Despite these deep-seated issues, too frequently the response to an uptick in violence is increased policing. Yet there is room for hope on several fronts that can provide momentum in addressing this problem of urban violence.
For instance, past research has shown over the years a reduction of violence in Baltimore because of public health approaches being implemented to address violence. While we cannot fund ourselves out of the problem, it is also clear that a criminal justice response absent a community centered public health approach will yield limited returns.
To address violence in urban communities we must first invest resources, financial and human capital, in the most violent and historically under-resourced communities in the United States.
President Joe Biden’s budget proposal in support of violence intervention efforts is a good start.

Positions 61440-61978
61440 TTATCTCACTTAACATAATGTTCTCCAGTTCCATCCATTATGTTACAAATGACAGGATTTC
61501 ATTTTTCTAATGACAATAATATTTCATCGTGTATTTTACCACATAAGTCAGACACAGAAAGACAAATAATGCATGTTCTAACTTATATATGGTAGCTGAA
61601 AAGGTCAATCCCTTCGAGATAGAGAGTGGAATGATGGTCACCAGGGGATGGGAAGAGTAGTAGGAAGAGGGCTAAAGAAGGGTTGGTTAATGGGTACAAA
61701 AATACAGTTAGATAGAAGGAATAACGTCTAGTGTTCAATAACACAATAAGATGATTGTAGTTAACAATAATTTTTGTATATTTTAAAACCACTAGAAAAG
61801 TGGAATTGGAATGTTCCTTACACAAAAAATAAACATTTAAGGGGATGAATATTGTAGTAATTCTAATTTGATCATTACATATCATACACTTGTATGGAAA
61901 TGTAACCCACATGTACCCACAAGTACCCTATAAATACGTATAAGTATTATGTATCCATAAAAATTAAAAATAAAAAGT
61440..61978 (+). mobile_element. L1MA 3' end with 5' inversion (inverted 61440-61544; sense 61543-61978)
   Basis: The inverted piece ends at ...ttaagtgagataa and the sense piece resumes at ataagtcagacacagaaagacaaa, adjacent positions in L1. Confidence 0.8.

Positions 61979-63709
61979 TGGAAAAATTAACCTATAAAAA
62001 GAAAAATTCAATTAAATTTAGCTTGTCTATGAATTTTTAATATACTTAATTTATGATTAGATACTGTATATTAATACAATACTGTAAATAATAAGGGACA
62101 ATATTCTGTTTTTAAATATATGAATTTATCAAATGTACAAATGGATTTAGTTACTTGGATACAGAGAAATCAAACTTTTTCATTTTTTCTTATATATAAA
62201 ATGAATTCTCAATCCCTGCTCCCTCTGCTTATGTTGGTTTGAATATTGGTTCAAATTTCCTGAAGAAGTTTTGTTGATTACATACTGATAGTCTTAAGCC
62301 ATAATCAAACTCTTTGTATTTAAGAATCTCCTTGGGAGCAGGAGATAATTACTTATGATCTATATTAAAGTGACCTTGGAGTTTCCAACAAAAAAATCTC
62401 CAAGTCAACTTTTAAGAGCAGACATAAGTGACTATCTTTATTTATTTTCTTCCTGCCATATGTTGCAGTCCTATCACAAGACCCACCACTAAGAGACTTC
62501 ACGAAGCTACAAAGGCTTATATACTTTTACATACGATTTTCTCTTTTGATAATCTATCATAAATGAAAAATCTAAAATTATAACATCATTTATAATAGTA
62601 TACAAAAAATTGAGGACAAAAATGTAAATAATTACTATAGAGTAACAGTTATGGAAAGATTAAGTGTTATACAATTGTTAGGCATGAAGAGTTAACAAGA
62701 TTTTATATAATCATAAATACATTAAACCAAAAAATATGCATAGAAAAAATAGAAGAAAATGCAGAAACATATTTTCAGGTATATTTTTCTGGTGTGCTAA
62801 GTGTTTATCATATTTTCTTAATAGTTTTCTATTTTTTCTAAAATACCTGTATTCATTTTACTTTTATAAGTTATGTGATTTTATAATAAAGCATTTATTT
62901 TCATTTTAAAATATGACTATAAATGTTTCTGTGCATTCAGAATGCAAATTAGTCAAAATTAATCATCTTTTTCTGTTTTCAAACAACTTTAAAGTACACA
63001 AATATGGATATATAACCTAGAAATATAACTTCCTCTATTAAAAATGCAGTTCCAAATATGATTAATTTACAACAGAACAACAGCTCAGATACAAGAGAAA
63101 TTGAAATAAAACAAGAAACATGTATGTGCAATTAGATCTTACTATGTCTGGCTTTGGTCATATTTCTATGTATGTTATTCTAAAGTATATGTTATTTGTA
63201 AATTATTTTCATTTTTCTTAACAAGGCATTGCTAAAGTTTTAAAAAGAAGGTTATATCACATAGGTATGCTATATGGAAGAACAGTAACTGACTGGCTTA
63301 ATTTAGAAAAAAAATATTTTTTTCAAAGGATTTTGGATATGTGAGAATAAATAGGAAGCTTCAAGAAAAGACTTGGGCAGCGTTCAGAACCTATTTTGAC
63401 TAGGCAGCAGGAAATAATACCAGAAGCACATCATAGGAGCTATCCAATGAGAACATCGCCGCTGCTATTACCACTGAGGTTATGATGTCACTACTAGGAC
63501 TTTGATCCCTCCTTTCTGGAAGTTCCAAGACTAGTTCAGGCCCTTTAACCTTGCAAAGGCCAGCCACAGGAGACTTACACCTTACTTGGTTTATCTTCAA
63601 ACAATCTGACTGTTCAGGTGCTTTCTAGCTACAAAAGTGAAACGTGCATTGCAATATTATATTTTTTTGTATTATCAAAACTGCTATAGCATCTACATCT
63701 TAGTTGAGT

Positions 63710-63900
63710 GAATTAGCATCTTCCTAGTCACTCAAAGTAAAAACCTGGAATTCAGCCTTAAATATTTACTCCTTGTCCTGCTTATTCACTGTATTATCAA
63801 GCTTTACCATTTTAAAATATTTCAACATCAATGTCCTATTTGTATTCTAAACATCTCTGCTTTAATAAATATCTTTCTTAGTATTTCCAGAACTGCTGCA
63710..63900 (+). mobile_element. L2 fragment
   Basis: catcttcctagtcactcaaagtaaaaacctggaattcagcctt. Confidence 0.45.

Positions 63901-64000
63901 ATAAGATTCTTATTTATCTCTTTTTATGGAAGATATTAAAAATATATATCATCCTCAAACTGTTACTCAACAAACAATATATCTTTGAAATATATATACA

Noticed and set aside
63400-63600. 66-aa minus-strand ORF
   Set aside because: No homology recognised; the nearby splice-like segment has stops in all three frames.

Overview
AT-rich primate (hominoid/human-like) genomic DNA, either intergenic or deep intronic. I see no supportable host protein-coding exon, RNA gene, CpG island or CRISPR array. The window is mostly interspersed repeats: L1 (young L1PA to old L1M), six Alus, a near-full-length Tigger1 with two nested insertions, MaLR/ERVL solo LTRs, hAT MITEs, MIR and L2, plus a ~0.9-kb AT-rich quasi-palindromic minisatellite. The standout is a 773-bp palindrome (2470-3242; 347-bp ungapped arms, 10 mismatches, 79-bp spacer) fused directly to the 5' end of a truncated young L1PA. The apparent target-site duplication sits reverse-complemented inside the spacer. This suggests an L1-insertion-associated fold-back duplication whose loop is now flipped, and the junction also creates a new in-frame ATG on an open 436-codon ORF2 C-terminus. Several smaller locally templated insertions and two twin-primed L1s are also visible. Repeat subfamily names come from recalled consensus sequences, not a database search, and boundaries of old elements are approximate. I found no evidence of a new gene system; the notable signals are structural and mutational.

Second, we must consider urban crime control plans that reflect policing strategies aimed at chronic violent offenders, while at the same time supporting public health approaches that offer pathways to change and alternatives to violence.
Take for example the new violence prevention crime plan that Baltimore Mayor Brandon Scott along with key allies introduced at a recent visit to my university. That plan centers on a public health approach to violence, community engagement and inter-agency collaboration, evaluation, and accountability that speaks to the city’s demand for a comprehensive response that is not police heavy.
Third, violence prevention interrupters, domestic violence advocates, community outreach workers, social workers, and victim service providers need enhanced protections. These individuals work within as well as outside of the margins every day and we must support and protect this dangerous, yet crucial work.